State Rep. Andrew Brenner, R-Powell, has introduced his school funding bill, which would be a radical change from the way we fund schools today. He would essentially eliminate local property tax levies, create a statewide property tax, roll that into state funding, then give every kid a set amount of per pupil funding that could be used at any public, charter or private school in the state -- essentially getting rid of public schools as we've known them and turn public education into a massive voucher program.
While I actually like the idea of creating a statewide property tax to lessen the need for local levies, eliminating the ability of local communities to invest in their kids as Brenner calls for is misguided. And I would never suggest that we roll all the education money into one pot to be equally distributed to all school types. Why? Well, because that means ECOT -- yes, that ECOT -- would see a massive funding increase and most districts that perform far better than ECOT would get cut. A lot.
How is this so? Because ECOT would now be able to access that one area of school funding that so far has been off limits to all but a few Ohio charters -- local revenue.
In Brenner's bill, he sets the new per pupil funding level at $8,720 per pupil (plus categoricals, but I'll discuss that later). While that's a big boost from the state's current $6,000, don't forget that he's outlawing local property tax levies. So in order to do an approximation of economic impacts for kids, you have to add together their current state and local per pupil revenue, then subtract it from the $8,720 to find out the minimum amount that each school gets.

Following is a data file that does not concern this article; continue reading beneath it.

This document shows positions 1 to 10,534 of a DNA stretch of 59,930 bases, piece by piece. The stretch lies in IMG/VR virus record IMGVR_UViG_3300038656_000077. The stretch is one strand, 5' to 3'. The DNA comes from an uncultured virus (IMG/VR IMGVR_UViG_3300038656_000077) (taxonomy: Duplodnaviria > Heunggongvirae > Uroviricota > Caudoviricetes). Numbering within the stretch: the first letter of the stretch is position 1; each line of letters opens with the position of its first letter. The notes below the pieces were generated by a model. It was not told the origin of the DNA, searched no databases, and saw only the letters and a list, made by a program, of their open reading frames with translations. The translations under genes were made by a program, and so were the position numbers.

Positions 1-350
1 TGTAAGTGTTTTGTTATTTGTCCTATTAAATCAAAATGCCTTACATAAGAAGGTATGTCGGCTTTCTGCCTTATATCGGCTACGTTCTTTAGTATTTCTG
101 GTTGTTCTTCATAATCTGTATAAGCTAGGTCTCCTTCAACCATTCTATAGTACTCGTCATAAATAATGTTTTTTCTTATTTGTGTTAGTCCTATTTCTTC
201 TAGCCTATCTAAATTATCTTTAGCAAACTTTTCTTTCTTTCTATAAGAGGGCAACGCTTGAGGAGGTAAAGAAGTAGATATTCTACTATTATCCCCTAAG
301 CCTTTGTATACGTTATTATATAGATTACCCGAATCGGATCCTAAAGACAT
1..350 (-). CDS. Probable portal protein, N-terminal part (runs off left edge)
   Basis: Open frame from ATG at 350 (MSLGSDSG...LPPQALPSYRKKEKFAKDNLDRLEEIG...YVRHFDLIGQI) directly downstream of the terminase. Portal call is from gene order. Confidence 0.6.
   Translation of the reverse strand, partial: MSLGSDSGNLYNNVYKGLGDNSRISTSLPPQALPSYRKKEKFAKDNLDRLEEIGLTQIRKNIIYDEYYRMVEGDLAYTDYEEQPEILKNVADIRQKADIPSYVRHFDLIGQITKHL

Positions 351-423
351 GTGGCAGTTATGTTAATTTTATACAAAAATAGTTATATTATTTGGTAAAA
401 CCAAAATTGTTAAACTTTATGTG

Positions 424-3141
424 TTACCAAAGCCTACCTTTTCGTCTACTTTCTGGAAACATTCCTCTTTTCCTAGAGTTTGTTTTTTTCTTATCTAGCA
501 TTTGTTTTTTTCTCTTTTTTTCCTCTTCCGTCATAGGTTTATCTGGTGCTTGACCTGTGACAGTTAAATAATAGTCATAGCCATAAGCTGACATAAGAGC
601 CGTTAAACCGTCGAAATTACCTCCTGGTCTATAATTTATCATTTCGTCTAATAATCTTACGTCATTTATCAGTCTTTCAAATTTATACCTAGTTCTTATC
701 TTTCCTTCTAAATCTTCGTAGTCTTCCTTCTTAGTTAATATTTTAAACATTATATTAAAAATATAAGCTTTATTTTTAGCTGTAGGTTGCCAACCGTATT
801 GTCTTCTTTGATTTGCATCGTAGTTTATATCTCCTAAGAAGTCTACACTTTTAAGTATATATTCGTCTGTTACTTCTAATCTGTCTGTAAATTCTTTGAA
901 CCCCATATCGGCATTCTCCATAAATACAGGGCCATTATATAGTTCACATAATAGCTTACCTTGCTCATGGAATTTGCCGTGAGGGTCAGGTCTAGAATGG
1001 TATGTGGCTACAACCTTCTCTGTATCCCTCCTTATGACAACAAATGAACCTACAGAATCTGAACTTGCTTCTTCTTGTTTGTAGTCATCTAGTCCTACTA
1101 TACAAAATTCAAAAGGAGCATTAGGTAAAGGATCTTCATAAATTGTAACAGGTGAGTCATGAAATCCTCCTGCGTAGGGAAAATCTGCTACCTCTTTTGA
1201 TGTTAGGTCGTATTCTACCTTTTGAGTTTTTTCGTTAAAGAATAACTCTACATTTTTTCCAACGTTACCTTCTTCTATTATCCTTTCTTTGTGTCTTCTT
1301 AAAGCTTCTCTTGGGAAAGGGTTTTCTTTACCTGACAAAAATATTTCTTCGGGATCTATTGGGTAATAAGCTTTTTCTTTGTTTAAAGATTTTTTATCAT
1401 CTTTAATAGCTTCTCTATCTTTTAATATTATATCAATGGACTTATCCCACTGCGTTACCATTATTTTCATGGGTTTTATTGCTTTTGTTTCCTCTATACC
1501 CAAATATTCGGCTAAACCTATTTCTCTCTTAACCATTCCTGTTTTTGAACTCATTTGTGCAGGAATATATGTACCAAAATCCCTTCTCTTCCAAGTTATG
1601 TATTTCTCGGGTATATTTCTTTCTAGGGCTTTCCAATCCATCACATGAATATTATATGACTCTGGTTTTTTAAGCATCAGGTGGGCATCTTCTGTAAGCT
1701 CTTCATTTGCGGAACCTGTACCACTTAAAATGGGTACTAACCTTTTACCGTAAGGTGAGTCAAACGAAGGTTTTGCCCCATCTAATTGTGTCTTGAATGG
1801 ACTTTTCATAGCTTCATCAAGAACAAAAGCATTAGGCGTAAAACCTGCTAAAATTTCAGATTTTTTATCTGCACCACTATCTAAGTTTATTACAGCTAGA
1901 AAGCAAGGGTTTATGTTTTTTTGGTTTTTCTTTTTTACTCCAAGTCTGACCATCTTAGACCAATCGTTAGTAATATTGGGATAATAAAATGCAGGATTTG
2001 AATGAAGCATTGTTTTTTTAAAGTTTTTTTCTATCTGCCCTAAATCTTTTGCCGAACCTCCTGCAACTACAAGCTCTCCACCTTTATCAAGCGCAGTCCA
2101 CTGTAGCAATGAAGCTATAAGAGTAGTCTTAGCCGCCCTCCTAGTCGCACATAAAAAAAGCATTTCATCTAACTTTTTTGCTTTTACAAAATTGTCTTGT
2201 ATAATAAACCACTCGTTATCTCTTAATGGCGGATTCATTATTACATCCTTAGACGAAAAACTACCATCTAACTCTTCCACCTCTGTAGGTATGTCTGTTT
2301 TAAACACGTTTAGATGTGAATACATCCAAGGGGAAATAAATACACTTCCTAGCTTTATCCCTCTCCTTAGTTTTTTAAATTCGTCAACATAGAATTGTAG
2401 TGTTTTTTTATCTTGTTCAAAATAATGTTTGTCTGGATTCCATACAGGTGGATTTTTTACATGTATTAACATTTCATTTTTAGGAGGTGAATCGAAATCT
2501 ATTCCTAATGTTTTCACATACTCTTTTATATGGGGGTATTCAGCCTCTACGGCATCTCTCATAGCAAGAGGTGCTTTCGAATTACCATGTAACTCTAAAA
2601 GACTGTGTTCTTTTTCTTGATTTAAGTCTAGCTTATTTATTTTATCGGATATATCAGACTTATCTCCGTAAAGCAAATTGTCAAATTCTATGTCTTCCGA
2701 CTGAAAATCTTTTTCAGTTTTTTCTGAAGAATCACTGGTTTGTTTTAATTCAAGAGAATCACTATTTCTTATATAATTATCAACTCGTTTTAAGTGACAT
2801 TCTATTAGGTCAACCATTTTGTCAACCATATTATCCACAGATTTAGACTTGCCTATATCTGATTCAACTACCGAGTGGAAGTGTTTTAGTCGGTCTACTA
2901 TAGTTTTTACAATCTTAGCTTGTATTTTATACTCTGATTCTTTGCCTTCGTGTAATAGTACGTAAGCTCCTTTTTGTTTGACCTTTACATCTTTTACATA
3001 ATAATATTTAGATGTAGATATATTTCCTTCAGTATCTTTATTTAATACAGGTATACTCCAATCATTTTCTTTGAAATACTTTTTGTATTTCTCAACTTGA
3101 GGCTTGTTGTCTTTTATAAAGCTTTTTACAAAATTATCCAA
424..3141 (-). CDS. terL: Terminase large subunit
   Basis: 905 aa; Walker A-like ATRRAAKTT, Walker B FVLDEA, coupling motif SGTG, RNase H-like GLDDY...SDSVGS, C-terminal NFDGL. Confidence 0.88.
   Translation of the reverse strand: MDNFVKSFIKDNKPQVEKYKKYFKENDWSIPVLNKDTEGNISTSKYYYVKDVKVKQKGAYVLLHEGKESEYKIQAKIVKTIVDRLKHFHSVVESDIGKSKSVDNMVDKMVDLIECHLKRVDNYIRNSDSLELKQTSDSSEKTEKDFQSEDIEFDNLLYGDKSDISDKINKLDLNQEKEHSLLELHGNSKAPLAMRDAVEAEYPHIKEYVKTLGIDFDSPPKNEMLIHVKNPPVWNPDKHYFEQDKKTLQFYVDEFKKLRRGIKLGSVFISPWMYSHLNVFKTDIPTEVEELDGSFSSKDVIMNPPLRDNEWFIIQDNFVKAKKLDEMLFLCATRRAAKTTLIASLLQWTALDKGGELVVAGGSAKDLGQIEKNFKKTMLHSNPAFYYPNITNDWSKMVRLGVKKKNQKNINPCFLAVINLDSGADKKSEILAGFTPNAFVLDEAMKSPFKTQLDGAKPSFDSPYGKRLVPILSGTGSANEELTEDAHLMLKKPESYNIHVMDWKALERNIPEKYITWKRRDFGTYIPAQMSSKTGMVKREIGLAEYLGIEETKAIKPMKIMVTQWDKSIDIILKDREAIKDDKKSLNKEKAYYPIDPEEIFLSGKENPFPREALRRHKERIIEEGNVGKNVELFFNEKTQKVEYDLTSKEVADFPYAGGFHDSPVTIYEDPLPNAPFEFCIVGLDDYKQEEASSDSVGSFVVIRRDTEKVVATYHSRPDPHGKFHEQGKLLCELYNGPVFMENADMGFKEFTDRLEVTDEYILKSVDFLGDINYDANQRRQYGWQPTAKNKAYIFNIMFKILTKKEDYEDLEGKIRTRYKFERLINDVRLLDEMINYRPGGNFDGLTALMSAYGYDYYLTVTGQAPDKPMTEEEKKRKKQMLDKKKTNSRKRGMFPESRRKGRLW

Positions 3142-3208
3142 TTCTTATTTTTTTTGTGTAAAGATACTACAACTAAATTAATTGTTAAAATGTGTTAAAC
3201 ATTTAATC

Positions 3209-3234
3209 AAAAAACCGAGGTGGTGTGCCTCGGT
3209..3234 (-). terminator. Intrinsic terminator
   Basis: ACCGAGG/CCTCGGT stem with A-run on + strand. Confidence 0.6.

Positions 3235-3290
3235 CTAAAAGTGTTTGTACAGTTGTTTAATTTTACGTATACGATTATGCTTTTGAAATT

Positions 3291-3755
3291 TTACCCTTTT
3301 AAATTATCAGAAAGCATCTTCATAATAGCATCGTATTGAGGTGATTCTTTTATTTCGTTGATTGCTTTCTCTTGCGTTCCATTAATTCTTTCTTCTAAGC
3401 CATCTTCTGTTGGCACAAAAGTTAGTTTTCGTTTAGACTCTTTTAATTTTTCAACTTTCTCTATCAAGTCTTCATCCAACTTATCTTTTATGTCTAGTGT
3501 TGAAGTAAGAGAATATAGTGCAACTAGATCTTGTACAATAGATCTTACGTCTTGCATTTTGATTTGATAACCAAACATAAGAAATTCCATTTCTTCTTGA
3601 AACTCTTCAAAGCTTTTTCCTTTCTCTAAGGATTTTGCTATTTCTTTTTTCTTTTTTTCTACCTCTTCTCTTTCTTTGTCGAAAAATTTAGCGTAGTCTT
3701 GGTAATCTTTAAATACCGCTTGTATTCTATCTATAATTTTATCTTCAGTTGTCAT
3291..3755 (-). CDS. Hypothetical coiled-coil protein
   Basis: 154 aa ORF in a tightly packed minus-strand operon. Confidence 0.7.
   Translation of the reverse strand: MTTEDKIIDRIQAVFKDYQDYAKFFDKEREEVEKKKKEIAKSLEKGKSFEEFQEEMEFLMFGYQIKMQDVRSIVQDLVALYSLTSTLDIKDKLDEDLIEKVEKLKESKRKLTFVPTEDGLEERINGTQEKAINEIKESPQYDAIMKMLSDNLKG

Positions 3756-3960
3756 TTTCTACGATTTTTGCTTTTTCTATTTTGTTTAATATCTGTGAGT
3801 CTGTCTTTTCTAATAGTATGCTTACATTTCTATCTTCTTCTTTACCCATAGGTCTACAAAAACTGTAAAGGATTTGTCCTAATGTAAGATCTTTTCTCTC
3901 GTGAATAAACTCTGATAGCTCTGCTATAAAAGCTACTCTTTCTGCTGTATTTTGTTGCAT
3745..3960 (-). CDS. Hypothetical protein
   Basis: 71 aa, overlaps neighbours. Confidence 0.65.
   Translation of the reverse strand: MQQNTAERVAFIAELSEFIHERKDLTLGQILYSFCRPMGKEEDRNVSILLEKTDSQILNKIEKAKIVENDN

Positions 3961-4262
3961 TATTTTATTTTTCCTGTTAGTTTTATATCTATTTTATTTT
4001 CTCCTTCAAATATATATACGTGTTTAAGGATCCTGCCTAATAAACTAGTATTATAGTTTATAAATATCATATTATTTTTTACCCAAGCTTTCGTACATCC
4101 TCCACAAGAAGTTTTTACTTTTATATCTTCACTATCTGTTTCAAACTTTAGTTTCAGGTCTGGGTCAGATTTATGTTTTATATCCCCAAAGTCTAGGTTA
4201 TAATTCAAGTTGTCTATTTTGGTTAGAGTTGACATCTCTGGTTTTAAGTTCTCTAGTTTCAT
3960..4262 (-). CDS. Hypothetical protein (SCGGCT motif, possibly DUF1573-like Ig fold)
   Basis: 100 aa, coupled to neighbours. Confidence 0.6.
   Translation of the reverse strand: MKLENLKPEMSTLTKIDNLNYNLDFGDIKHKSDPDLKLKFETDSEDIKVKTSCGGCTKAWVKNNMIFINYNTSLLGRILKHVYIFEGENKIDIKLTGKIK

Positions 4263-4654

Surprise. The 270 largest percentage increases go to charter schools, with ECOT seeing at least a 55% per pupil increase. And this is before categorical funding (additional money sent for poverty, special ed, etc.) is included. So we're looking at perhaps as much as doubling funding to some charters, and nearly doubling the per pupil funding to ECOT, which can't graduate even 4 out of 10 kids.
In fact, 85% of charter schools would be in line for increases as large as 287%, with an average 39% increase for the 334 charters that would see increases just on the minimum funding level (we have just about 380 charters). I have provided you with just 79 the charters that will receive a 50% or greater increase based on Brenner's minimum funding level.
Meanwhile, there are 115 school districts (of 613) that would receive per pupil increases, but the average increase is a far more modest 6%, with a top of 22%.
So, the minimum per pupil funding level Brenner's plan would provide would give 85% of charters increases and 85% of districts cuts. While categoricals will adjust these numbers, overall you see the pattern -- massive benefits to kids in charters and massive detriments to kids in districts.
This is why you have to do trial runs on the figures before you introduce legislation. It's something Gov. Ted Strickland learned during the Evidence Based Model debate in 2009. It's something Gov. John Kasich learned in 2013. And it's something Brenner should have known before he introduced his bill.
Then, perhaps, he would understand why he has no co-sponsors on his bill.